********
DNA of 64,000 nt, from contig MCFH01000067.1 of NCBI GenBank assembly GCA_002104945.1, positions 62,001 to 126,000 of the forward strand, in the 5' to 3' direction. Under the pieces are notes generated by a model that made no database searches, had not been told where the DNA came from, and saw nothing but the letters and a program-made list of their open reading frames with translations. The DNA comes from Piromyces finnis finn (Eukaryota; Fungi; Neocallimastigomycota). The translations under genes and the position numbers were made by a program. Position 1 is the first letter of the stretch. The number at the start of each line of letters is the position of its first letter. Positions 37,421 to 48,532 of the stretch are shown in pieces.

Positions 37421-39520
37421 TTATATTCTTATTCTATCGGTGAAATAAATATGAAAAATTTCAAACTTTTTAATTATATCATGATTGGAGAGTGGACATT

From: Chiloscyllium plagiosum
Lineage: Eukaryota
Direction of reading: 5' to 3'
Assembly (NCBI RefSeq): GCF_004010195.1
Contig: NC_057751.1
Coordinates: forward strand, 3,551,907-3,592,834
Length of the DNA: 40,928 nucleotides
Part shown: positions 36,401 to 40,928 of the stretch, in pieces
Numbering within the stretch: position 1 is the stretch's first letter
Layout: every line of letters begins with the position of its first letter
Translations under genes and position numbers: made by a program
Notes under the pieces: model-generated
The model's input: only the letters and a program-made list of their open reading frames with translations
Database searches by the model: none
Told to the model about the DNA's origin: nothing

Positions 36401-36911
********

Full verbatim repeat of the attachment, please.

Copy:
DNA of 64,000 nt, from contig MCFH01000067.1 of NCBI GenBank assembly GCA_002104945.1, positions 62,001 to 126,000 of the forward strand, in the 5' to 3' direction. Under the pieces are notes generated by a model that made no database searches, had not been told where the DNA came from, and saw nothing but the letters and a program-made list of their open reading frames with translations. The DNA comes from Piromyces finnis finn (Eukaryota; Fungi; Neocallimastigomycota). The translations under genes and the position numbers were made by a program. Position 1 is the first letter of the stretch. The number at the start of each line of letters is the position of its first letter. Positions 37,421 to 48,532 of the stretch are shown in pieces.

Positions 37421-39520
37421 TTATATTCTTATTCTATCGGTGAAATAAATATGAAAAATTTCAAACTTTTTAATTATATCATGATTGGAGAGTGGACATT

From: Chiloscyllium plagiosum
Lineage: Eukaryota
Direction of reading: 5' to 3'
Assembly (NCBI RefSeq): GCF_004010195.1
Contig: NC_057751.1
Coordinates: forward strand, 3,551,907-3,592,834
Length of the DNA: 40,928 nucleotides
Part shown: positions 36,401 to 40,928 of the stretch, in pieces
Numbering within the stretch: position 1 is the stretch's first letter
Layout: every line of letters begins with the position of its first letter
Translations under genes and position numbers: made by a program
Notes under the pieces: model-generated
The model's input: only the letters and a program-made list of their open reading frames with translations
Database searches by the model: none
Told to the model about the DNA's origin: nothing

Positions 36401-36911